Bosnian Serb military leader Mladic to hear final verdict in genocide case
Appeals judges will deliver a verdict against former Bosnian Serb military leader Ratko Mladic on Tuesday, ending the last Bosnian genocide trial before the UN tribunal for the former Yugoslavia.
Mladic, 78, led the Bosnian Serb forces during the 1992-95 Bosnian war. He was convicted in 2017 of genocide, crimes against humanity and war crimes, including terrorizing the civilian population of the Bosnian capital Sarajevo during a 43-month siege, and the murder of more than 8,000 Muslim men and boys in Srebrenica, Bosnia, in 1995.
Judges will begin reading their decision at 3:00 p.m. local time (1:00 p.m. GMT).
“This really is the last big trial. It’s a never-ending story that many people thought would never end and it is now,” said Utrecht University historian Iva Vukusic.
The verdict comes after a 25-year trial at the United Nations ad hoc war crimes tribunal for the former Yugoslavia, which sentenced 90 people. It is widely regarded as one of the predecessors of the International Criminal Court, the world’s first permanent war crimes tribunal, also sitting in The Hague.
Vukusic stressed that Tuesday’s verdict sends a message not only to the victims of the former Yugoslavia, but also to other people in conflict, such as those in Syria.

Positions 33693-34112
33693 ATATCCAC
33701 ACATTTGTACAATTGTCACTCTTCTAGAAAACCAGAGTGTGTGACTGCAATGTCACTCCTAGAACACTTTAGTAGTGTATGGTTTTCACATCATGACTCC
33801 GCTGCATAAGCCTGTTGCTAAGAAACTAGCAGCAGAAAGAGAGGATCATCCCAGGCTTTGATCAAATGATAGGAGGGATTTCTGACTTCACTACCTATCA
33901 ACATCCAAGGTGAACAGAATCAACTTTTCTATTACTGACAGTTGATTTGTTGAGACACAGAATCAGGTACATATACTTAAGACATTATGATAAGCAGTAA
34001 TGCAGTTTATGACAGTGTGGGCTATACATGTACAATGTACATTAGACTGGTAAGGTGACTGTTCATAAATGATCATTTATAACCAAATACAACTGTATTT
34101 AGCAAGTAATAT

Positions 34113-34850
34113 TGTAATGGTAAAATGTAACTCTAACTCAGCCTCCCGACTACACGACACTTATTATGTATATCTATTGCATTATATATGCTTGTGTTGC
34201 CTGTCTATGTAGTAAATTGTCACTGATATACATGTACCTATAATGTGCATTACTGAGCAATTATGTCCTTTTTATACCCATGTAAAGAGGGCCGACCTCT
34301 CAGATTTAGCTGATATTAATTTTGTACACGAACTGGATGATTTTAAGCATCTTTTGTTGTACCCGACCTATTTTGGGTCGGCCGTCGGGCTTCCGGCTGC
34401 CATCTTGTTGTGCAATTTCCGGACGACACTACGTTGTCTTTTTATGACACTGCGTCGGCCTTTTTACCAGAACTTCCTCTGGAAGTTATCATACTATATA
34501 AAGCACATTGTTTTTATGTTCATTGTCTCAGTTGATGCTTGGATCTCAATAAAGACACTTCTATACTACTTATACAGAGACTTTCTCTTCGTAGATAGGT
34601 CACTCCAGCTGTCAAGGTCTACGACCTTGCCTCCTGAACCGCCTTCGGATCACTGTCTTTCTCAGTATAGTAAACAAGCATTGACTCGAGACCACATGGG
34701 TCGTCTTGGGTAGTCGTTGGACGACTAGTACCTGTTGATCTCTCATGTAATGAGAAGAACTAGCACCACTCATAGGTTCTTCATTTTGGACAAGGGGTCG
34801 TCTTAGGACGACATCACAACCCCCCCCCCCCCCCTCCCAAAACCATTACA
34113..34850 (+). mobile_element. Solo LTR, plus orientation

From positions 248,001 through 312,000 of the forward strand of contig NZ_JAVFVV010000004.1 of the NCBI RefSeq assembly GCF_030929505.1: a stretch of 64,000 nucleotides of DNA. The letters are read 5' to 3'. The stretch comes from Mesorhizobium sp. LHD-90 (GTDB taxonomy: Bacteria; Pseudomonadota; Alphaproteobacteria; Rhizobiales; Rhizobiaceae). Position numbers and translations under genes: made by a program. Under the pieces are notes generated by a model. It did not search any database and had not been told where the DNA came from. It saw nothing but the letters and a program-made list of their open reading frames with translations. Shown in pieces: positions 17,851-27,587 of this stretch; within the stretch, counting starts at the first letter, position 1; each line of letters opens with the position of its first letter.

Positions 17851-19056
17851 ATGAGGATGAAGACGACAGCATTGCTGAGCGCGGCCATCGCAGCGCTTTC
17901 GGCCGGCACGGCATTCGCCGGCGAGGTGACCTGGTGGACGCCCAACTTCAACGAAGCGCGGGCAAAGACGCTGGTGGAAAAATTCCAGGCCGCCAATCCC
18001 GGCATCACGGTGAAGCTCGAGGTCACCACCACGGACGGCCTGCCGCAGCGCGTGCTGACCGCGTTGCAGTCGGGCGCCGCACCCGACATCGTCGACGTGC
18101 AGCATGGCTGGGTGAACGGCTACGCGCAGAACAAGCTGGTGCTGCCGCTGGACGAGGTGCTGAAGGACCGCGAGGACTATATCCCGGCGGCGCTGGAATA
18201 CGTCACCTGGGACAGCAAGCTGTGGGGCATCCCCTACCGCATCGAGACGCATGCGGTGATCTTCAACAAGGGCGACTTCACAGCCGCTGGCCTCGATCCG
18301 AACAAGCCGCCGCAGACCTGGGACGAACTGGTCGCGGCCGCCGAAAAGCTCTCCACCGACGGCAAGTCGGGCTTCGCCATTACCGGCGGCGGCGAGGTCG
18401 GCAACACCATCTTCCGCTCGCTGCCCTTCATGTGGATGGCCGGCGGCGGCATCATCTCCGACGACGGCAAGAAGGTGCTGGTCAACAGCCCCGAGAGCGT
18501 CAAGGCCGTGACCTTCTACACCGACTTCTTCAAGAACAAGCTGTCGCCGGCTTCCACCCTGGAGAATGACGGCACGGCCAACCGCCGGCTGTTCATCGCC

“It sends the message that things are possible even when it seems hopeless,” she said. Mladic escaped justice for 15 years until his arrest in Serbia in 2011.
The UN prosecutor, Serge Brammertz, underlined the importance of the Mladic judgment for the victims who live daily with the trauma of the Yugoslav conflict of the 1990s.
“If you talk to the survivors, to the mothers (from Srebrenica) who lost their husbands, their sons: their life really came to a halt on the day of the genocide,” he told reporters before the verdict.
In the Bosnian capital, residents of Sarajevo lamented that Mladic is still considered a hero in the Serb-dominated region of the ethnically divided country. Read more
Mladic’s lawyers appealed his conviction and argued that the former general could not be held responsible for possible crimes committed by his subordinates. They asked for an acquittal or a new trial.
Prosecutors want Mladic’s conviction upheld, along with his life sentence.
If his conviction is upheld on appeal, the court will begin to search for a host country willing to house Mladic for the remainder of his sentence. So far, fourteen different European countries have taken in United Nations convicts to serve their sentences. Former Bosnian Serb leader Radovan Karadzic was transferred to a British prison in May this year.
(History corrects the day, paragraph 6)
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